The Voice of The Repressed in “Prince Alberic and the Snake Lady”: Ecofeminism, Queer Theory, and Ecophobia

Document Type : Original Article


Cappodocia University, Nevşehir, Turkey.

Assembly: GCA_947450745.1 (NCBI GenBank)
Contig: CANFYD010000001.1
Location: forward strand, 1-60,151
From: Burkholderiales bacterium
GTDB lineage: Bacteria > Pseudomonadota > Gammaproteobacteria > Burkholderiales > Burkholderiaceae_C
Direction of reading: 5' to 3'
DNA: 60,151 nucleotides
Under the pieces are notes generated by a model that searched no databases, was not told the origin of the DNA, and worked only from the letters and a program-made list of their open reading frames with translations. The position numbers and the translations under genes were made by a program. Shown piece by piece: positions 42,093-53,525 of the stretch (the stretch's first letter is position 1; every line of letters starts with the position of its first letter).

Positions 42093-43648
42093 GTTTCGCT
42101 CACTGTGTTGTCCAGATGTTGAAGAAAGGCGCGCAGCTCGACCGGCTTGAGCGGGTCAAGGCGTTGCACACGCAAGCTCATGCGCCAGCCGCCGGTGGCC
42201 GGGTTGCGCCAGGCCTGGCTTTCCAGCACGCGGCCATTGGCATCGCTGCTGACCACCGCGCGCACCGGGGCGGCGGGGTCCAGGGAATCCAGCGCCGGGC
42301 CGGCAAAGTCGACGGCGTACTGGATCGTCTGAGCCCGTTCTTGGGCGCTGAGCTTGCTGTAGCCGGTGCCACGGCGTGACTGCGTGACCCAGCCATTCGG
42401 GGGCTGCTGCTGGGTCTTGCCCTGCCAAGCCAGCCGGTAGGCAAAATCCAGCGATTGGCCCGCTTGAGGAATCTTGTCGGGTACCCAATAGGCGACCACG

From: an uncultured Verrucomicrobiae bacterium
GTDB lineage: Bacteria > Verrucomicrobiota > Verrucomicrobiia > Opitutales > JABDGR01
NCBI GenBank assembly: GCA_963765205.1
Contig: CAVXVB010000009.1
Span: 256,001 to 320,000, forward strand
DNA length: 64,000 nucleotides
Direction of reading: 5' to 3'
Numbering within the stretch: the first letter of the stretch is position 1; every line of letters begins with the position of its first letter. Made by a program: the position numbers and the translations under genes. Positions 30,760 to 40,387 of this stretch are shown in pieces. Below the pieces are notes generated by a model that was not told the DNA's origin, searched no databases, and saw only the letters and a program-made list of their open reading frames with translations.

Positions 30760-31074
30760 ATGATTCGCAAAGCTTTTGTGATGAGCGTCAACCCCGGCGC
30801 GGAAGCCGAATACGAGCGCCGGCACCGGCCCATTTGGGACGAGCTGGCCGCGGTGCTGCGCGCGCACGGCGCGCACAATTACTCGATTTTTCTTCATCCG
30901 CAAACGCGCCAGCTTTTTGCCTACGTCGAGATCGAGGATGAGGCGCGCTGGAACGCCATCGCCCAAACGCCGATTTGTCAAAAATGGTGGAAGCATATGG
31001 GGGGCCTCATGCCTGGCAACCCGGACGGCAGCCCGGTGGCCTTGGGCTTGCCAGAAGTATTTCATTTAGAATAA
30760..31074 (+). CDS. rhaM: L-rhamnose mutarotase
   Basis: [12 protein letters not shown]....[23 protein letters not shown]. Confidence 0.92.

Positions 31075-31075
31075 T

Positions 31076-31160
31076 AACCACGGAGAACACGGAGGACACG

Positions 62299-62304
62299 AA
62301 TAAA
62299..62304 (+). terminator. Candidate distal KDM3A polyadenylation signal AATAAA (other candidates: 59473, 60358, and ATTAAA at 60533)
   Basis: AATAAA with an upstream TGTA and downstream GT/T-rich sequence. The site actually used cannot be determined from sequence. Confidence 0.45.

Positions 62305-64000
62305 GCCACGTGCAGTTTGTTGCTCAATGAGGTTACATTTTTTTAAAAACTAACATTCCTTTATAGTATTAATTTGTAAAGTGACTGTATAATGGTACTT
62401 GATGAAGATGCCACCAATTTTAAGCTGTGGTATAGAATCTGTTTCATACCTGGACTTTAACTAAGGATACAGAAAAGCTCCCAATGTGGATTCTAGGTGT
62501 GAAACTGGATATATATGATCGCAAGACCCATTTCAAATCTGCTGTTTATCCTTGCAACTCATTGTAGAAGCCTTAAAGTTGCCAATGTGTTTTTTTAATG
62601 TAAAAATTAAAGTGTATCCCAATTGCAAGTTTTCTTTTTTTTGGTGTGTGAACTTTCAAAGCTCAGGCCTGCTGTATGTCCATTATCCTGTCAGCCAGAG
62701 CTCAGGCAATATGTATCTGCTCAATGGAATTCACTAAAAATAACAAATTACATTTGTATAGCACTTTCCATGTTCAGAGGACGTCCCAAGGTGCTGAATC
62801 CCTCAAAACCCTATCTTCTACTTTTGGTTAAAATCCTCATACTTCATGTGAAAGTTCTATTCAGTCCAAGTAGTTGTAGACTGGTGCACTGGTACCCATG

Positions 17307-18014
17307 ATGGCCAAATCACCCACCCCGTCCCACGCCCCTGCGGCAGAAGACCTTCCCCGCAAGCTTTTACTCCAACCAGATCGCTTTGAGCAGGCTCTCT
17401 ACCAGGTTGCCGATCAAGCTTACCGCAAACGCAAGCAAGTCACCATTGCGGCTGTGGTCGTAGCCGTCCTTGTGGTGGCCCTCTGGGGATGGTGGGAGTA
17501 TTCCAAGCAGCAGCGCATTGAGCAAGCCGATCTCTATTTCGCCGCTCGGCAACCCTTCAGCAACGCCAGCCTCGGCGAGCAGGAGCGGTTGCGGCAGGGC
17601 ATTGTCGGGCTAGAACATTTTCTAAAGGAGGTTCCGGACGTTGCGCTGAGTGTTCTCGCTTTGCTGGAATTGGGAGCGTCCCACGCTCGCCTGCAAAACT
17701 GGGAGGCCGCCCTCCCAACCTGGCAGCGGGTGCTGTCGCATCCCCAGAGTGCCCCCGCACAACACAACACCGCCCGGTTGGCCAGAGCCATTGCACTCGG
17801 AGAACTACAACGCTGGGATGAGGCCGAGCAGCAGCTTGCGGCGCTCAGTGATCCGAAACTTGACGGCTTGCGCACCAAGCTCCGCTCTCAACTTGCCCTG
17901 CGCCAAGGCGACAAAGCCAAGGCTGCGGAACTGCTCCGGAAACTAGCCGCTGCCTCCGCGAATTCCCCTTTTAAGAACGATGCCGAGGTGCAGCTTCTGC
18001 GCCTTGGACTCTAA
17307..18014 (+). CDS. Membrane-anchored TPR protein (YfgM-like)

It is possible to examine “Prince Alberic and the Snake Lady” (1896) by Vernon Lee via the perspectives of ecofeminism, queer theory, and ecophobia. The protagonist of the tale is Prince Alberic, who falls in love with the snake lady after meeting her in the wilderness. Despite their affection, the patriarchal figure eventually kills the snake lady. The snake lady is portrayed in the tale as a strong, natural being who is ultimately destroyed by the male-dominated human society, which is a clear example of ecofeminism. The snake woman can be interpreted as a symbol of the natural environment and the ecofeminist idea that patriarchal institutions frequently oppress women and nature in ways that are similar to one another. The relationship between Prince Alberic and the Snake Lady challenges conventional ideas of gender and sexuality, hence queer theory can also be applied to the narrative. Existing outside of conventional gender boundaries, the Snake Lady questions the heteronormative ideals of their civilization through her romance with Prince Alberic. Finally, ecophobia is present in the story through the Prince's father's fear and hatred of the snake lady, which ultimately leads to her death. This apprehension of nature might be regarded as a reflection of broader cultural apprehensions about the unknowable and the Other.